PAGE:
Contrary to doomsday prediction, Governor Amaechi gave his total blessing and agreed to lead the campaign. The bond between Buhari and Amaechi is like that of father and son. Those who expected APC to break up after the Presidential Primary were sorely disappointed, in fact, it turned out to be one of the best organised in our dear country. It actually won many converts and admirers to the party; a huge equity indeed. The next anticipated problem area was that of choosing a Vice Presidential nominee but once again, the APC overcame the challenge despite widespread anxieties over the delay in announcing the lucky one.
General Buhari finally settled for an erudite lawyer, a Senior Advocate of Nigeria, a pious man of God and Senior Pastor at The Redeemed Christian Church of God, Professor Oluyemi Oluleke Osinbajo, born on March 8, 1957. Osinbajo’s curriculum vitae are one of the longest I’ve ever encountered. I will not even attempt to list it all here as it may occupy the entire space allocated to Pendulum but I shall try to showcase the most relevant parts.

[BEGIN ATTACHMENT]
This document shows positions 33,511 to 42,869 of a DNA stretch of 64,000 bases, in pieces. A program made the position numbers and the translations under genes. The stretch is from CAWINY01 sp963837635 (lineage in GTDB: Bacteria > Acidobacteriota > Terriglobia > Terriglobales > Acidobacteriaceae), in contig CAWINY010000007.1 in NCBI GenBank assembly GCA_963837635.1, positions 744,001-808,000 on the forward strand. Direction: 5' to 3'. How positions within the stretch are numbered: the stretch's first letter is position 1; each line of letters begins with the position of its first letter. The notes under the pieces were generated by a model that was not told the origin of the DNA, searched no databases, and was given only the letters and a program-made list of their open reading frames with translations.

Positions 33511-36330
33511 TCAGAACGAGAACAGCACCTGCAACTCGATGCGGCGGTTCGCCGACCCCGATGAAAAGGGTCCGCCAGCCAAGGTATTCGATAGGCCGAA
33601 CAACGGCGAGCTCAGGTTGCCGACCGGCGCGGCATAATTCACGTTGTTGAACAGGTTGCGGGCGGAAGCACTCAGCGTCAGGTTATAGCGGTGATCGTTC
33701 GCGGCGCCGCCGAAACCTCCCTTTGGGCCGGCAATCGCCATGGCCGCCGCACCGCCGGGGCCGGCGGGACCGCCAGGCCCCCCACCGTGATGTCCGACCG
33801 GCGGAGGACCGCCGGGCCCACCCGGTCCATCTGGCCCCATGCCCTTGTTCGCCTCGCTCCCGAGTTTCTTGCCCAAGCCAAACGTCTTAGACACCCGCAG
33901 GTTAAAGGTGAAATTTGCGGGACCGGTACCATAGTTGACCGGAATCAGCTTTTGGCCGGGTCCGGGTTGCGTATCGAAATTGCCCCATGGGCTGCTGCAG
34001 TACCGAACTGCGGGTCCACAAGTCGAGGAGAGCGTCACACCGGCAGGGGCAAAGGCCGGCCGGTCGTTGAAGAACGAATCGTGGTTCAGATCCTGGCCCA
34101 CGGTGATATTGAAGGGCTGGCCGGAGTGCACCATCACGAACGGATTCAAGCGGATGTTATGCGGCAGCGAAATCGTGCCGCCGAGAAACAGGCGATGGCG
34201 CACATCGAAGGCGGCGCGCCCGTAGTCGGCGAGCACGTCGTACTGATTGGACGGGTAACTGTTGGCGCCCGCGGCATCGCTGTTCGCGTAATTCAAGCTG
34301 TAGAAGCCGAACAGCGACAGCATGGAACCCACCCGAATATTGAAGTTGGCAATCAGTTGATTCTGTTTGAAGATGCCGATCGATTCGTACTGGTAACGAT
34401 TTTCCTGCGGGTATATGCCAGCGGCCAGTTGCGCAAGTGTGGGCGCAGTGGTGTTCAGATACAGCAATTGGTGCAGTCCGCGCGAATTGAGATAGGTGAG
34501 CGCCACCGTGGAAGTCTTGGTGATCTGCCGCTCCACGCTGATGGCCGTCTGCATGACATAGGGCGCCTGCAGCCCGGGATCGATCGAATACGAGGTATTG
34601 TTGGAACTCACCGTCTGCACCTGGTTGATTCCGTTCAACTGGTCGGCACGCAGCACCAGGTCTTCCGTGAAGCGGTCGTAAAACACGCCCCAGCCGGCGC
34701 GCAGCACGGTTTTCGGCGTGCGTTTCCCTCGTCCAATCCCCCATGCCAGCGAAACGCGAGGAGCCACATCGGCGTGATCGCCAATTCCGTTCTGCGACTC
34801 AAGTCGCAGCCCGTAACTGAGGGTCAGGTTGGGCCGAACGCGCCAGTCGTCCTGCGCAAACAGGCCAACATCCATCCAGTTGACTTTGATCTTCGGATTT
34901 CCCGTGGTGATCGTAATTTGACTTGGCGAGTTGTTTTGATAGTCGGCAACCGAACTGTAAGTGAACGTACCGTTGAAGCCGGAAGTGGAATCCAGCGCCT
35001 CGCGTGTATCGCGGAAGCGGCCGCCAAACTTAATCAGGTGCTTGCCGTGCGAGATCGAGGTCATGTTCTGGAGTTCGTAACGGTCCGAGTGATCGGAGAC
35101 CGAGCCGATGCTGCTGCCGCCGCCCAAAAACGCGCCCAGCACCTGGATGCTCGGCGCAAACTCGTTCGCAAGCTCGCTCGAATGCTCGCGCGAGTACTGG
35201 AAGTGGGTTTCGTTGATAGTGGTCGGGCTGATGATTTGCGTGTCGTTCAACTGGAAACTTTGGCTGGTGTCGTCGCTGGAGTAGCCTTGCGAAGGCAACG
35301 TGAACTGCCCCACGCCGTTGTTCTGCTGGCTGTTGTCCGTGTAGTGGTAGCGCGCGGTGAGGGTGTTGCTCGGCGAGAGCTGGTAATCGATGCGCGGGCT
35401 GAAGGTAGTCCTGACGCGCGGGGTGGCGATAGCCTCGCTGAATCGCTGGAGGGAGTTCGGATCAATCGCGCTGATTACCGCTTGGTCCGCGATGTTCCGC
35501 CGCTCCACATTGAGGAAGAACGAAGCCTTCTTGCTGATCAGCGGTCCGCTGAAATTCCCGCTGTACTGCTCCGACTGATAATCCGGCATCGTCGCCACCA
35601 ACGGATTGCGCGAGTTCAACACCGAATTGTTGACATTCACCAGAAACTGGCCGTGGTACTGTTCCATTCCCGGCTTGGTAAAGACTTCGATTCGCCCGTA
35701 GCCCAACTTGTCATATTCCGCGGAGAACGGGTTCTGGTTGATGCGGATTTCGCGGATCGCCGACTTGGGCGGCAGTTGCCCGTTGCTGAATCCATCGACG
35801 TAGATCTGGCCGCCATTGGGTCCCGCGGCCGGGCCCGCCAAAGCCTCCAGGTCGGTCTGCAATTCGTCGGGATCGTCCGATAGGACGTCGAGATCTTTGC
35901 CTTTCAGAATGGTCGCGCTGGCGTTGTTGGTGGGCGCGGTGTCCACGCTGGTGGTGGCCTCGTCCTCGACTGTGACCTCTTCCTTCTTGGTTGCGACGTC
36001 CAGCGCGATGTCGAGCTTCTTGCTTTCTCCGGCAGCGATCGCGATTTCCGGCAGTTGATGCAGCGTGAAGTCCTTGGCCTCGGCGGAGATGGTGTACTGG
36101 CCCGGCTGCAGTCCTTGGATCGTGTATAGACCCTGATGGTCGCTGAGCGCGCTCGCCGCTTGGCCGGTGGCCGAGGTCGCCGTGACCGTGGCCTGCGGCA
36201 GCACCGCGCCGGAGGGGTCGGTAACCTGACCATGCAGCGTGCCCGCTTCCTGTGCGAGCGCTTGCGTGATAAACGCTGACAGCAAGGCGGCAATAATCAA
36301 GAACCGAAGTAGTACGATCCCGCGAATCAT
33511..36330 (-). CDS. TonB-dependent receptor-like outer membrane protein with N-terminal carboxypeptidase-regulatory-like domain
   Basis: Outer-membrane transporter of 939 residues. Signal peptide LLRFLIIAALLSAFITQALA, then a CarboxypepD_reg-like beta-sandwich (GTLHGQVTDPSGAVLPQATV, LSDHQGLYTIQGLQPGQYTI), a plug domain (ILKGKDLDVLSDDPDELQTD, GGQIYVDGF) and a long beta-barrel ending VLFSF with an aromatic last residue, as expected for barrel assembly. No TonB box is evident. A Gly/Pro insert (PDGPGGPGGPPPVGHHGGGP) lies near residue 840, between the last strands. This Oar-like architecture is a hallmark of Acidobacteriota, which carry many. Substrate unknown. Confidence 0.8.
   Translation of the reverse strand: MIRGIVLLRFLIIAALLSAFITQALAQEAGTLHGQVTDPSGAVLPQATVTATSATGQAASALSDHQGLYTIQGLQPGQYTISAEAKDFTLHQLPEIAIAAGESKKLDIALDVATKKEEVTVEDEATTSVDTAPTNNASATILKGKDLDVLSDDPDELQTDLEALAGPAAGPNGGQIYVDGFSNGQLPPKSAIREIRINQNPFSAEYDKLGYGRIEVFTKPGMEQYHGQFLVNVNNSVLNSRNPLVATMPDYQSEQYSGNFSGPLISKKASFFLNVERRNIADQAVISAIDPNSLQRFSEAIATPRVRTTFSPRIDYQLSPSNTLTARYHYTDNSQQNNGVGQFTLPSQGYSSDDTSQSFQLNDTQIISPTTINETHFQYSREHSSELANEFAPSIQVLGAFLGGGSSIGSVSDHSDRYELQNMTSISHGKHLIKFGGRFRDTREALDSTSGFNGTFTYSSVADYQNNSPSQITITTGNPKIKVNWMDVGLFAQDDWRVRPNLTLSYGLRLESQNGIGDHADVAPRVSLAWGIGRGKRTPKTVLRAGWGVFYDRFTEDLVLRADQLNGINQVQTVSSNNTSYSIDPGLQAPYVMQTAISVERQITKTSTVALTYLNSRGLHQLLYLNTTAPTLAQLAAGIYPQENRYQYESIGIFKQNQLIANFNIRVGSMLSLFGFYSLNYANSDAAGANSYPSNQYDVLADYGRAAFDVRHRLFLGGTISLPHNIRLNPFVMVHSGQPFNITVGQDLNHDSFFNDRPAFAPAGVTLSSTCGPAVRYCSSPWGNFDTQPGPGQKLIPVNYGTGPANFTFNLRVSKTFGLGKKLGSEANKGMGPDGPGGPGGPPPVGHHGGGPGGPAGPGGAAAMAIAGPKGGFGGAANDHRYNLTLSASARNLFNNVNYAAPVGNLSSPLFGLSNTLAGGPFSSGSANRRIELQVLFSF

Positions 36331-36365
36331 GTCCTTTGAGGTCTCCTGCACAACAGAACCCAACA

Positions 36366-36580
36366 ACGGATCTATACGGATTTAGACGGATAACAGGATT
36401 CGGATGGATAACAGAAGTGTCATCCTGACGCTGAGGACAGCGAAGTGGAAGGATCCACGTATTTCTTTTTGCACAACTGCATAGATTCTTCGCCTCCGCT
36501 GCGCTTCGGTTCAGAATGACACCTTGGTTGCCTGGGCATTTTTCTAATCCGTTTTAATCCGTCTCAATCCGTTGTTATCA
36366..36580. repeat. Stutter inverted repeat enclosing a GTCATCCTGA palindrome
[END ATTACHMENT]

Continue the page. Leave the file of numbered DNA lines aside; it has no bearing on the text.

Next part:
He was born in Lagos and started his education from Corona Primary School before heading to the famous Igbobi College where he mesmerised mates and teachers alike with academic brilliance. He was the winner of the State Merit Award in 1971. He won the School Prize for English Oratory in 1972. From 1972-75, he was the number one Orator and bagged the Elias Prize for Best Performance in History, in WASC examination. He was also the best in Literature.
He read Law at the University of Lagos from 1975-1978 and won the Graham-Douglas Prize for Commercial Law. He attended the Nigerian Law School thereafter and became a barrister and solicitor on successful completion. He wasted no time before travelling abroad to attend the prestigious London School of Economics & Political Science and was awarded a Master of Laws.
Osinbajo served his National Service at the Bendel Development and Planning Authority.
He joined the University of Lagos as Lecturer and rose to become a Professor of Law at the age of 33. He became a Senior Advocate of Nigeria in 2002. He worked simultaneously and tirelessly as teacher, barrister and solicitor. His hard work is uncommon. His service to man never disturbed him from serving his God. He is a notable clergyman and he has inspired so many and impacted lives from far and near.